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ACLU, Tea Party agree: Urge government to stop spying

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Jenny Beth Martin and Jeremy Rosen 9:57 p.m. CDT May 19,
2015
ACLU, Tea Party agree: Urge government to stop spying
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Believe it or not, the Tea Party Patriots and the American Civil Liberties Union have
some priorities in common. For one thing, we agree on the need for significant
reforms to curtail government surveillance authorities, like some of those included in
the Patriot Act.
The government claims that current law authorizes it to collect and store records
about intimate, personal conversations between husbands and wives, doctors and patients, lawyers and clients, and
pastors and congregants — all communications that should be, and we all assume are, private.
The worst part? The government routinely collects this information without a warrant or even any suspicion that a
person is linked to terrorism. Our local police must get a warrant from a judge in order to search our homes or
property. Why is it not the same when the NSA and the federal government want to seize and store intimate details
about our private lives? What happened to our Fourth Amendment right to be free from unreasonable searches and
seizures?
Jeremy Rosen (Photo: Submitted)
Earlier this month, a federal court of appeals was asked similar questions, and
found that the government’s collection and storage of millions of telephone records
under Section 215 of the Patriot Act was unauthorized and illegal, despite the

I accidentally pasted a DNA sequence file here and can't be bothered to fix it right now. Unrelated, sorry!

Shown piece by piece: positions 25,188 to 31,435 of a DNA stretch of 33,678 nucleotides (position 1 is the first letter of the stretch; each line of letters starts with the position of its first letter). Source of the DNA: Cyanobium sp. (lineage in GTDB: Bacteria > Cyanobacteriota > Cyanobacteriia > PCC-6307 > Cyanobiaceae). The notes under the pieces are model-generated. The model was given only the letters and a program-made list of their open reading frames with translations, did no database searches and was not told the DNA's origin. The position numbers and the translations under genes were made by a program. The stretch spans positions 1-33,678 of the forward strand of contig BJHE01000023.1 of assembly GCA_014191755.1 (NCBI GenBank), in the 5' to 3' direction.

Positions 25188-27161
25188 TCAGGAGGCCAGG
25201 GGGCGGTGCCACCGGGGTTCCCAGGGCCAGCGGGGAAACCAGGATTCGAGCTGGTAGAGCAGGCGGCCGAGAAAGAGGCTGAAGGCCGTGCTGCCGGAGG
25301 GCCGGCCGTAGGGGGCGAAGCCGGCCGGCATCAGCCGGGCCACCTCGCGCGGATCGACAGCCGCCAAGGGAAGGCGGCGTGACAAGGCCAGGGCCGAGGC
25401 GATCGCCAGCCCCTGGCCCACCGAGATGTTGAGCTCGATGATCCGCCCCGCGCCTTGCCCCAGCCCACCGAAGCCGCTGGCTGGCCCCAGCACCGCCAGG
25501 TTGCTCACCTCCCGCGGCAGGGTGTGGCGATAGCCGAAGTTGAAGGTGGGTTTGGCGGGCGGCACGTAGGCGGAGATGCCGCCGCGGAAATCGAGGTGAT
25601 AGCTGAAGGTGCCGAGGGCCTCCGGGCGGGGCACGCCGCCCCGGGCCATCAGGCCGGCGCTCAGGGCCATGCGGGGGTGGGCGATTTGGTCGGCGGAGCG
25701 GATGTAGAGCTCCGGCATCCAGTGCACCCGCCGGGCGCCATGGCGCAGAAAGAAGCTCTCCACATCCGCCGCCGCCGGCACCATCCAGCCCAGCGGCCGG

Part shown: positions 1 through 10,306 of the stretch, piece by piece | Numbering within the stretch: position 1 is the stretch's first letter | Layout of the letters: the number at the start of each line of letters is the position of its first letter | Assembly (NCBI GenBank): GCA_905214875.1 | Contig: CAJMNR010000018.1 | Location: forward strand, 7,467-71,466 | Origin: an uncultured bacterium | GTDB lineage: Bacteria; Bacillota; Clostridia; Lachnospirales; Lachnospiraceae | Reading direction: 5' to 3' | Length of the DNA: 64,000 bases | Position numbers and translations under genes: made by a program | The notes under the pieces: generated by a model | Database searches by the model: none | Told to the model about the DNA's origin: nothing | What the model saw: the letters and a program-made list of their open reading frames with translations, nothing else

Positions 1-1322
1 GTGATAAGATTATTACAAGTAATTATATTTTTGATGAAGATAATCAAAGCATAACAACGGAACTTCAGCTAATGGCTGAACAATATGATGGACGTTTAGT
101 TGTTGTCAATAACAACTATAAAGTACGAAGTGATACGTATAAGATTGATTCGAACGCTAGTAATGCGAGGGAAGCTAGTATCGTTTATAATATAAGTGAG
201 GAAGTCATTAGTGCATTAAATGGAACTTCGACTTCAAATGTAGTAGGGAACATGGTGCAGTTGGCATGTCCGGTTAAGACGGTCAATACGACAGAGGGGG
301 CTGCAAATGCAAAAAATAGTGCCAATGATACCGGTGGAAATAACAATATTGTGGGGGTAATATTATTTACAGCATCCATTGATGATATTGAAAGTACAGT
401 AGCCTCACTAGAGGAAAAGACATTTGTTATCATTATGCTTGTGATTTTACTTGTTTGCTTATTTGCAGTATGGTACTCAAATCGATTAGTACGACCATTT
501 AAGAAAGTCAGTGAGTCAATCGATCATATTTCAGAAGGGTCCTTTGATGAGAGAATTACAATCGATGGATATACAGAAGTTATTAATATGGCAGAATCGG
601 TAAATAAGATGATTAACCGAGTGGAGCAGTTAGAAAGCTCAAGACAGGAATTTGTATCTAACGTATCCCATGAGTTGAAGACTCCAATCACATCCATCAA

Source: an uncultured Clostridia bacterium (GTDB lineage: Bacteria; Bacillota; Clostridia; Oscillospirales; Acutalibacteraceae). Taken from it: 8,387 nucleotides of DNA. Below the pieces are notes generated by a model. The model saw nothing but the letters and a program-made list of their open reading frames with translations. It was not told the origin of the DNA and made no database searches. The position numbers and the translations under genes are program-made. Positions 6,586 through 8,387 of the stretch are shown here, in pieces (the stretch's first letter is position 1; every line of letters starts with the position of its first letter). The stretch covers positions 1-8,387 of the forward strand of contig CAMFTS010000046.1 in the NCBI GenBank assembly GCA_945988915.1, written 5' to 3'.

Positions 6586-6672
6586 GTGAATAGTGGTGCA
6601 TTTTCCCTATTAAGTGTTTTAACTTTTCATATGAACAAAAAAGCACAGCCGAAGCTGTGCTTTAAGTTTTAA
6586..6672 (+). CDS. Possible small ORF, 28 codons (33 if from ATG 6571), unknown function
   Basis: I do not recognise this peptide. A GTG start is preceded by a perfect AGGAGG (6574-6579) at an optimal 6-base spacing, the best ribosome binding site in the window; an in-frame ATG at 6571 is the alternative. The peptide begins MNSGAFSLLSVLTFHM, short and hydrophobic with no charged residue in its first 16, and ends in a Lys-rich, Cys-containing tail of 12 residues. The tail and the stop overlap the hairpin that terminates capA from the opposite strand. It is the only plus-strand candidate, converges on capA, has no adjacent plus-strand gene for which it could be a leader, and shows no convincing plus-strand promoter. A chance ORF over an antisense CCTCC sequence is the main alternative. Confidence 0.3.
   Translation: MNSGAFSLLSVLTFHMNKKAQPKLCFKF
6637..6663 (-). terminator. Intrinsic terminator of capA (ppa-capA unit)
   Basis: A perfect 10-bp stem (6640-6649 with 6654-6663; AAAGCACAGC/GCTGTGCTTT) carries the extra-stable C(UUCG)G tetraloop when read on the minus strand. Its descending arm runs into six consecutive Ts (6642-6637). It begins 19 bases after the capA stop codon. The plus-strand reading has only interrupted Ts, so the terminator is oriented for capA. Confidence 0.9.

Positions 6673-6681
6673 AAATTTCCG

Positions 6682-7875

government’s claims that it was following the law.
While this decision was a major victory for the privacy rights of everyday, innocent
Iowans, Congress must take steps to roll back the laws that the government is using
to infringe on our liberty and privacy.
Several provisions of the Patriot Act are set to expire on June 1, and Congress is
debating whether or not to reauthorize them. Congress should let these provisions
expire, and begin a real conversation about necessary reforms to protect the
freedom of innocent Americans.
The Tea Party Patriots and the ACLU are by no means alone in this fight. Those in favor of at least some type of
reform of government surveillance programs include presidential hopefuls Rand Paul, Ted Cruz, and Hillary Clinton,
organizations like the National Rifle Association and Amnesty International, advocates such as Grover Norquist and
Newt Gingrich, Sens. Patrick Leahy, D-Vermont, and Mike Lee, R-Utah, and even President Barack Obama. Has
such a diverse group ever agreed on anything?
One person noticeably missing here is Iowa’s senior U.S. senator, Chuck Grassley, who — as chairman of the
Senate Judiciary Committee — has an important voice in this debate.
In previous years, Grassley has supported the full reauthorization of the Patriot Act. But now, with the chorus of
reform advocates growing nearly every day, we believe he should reconsider his support, vote against any
reauthorization, and add his voice to those fighting to uphold the Fourth Amendment and protect Iowans from
unconstitutional violations of privacy. Indeed, this is what most Iowans want. A poll commissioned by the ACLU and
conducted jointly in late April by a bipartisan pair of research firms, found two thirds of Iowans believe that the Patriot
Act should not be reauthorized in its current form.
We urge Senator Grassley, and all Iowans, to work to rein in government surveillance and pass meaningful reform.
Jenny Beth Martin is the President and Co-Founder of Tea Party Patriots.
jeremy rosen
Jeremy Rosen is the Executive Director of the American Civil Liberties Union of Iowa.

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